Modeling Community Service

Posted by Laura Otten, Ph.D., Director on February 26th, 2016 in Thoughts & Commentary

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I had a visit from a former MBA student who had recently completed a prestigious international exchange scholarship in South America.  He was, in many ways, a misfit in the MBA program in that he worked for a Catholic high school in a very needy area, had spent extended time working with a nonprofit in another South American country and had no designs whatsoever on ever working in the corporate sector.  He knew where his heart belonged.

And well he should, as he had nonprofit blood coursing through his body.  I told him I had met his father while he was away, at a board training.  I learned that his father had founded one organization and only left thirty years later after the state-of-the-art building was completed.  He’s since gone on to other nonprofit endeavors, including the organization where I met him.  His mother too, is immersed in the nonprofit sector.

This young man will turn 28 next month; my son will turn 27 the end of this one.  My son also grew up immersed in nonprofit service, although he has since taken a different path from my former student.

My son has joined the corporate world but has committed part of his practice as a financial advisor to helping nonprofits and their employees plan for stronger, better futures, and another part to helping families with special needs children plan for a time when the parents won’t be there for the children.  He serves on the governing boards of two very different organizations, and on the young professionals board of a third.  And, truthfully, he donates to more nonprofits than his father and I do combined.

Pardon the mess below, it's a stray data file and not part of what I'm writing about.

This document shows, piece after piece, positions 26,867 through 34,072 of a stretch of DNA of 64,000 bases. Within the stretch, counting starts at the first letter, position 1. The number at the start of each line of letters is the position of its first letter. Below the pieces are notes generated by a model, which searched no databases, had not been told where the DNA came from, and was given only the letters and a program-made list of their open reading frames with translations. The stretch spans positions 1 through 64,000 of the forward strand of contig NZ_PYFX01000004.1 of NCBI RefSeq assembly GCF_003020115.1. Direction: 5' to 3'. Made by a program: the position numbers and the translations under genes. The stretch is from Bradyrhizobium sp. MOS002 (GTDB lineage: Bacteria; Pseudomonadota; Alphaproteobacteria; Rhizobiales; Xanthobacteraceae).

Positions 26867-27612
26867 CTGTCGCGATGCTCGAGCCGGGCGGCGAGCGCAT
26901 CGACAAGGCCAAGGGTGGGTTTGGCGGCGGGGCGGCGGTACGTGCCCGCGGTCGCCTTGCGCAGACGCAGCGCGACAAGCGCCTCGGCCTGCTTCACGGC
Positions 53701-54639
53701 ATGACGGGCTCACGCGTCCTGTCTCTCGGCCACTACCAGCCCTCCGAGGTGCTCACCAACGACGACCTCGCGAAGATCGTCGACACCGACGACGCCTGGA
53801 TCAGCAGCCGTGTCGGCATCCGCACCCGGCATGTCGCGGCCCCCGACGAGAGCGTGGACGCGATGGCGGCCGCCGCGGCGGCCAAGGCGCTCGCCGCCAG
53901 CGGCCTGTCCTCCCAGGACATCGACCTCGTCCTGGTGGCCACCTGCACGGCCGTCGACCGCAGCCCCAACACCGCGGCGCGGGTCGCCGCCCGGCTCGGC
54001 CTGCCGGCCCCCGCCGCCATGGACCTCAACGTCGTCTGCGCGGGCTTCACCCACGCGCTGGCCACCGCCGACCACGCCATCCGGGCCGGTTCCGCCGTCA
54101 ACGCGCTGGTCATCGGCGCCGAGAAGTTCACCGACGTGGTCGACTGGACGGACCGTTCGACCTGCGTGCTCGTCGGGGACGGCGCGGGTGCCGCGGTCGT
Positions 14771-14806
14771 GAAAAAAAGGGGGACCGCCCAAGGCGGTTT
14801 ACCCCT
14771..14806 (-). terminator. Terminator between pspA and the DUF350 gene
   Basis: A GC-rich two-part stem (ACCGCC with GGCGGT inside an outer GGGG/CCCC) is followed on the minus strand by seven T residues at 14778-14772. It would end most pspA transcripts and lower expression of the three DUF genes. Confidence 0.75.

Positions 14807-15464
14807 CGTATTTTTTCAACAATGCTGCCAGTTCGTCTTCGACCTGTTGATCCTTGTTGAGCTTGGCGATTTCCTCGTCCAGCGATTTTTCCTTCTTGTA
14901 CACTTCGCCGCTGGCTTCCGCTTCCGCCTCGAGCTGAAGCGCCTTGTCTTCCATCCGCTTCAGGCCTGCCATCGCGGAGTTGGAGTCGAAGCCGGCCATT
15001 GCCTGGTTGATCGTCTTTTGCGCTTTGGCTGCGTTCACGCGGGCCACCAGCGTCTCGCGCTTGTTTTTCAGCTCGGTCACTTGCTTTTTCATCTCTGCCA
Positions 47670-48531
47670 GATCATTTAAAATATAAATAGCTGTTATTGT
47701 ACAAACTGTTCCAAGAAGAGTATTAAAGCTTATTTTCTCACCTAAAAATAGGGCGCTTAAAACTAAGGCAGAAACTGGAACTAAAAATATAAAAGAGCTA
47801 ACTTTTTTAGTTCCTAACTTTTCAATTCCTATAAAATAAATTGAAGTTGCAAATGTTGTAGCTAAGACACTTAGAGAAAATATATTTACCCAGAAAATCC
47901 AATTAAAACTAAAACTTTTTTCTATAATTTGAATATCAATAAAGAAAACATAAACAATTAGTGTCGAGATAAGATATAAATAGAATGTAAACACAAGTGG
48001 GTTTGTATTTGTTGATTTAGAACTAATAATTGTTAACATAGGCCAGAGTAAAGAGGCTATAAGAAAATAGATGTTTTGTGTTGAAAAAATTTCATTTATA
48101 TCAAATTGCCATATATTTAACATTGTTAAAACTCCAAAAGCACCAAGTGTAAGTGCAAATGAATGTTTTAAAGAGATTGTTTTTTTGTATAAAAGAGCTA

Maybe as a parent you do what I do as my son’s birthday approaches:   reflect back to the months leading up to his birth, to his actual birth and the years since.  I remember all the things his father and I worried about, and which ones seem important now.

I realize now I could have spared myself concern over how we were going to make sure that this child who was growing up in total comfort understood that he had a responsibility to give back, to help those who could not help themselves, did not have a voice (or a loud enough one) of their own, were less fortunate than he due to no fault of their own.

Part of his life was buying toys every holiday season to distribute them at homeless shelters, packing  food at the local food distribution site, shuttling the elderly on their errands so they could age in place, and cleaning up local parks.

Whenever circumstances allowed, I took him on my meetings with clients and to class where he would doze under my desk as I taught.  His dad did his part by telling him stories of people he encountered on the job:  buying coffee and burgers for the homeless people; taking beggars into the closest convenience store store to buy them whatever they wanted to eat, but not giving them money to spend on alcohol and/or drugs; distributing Halloween candy in the worst neighborhoods of Philadelphia; or filling our vehicle with dog food for the local animal shelter.

None of what my husband and I did was out of the ordinary for us.  And so it is with our son.  It never hurts to be reminded of what a powerful learning tool role modeling is, especially because it is so simple:  do as I do.  Get the gist and then make it your own.  And that is certainly what each of these two young millennials has done.  I celebrate them both.

The opinions expressed in Nonprofit University Blog are those of writer and do not necessarily reflect the opinion of La Salle University or any other institution or individual.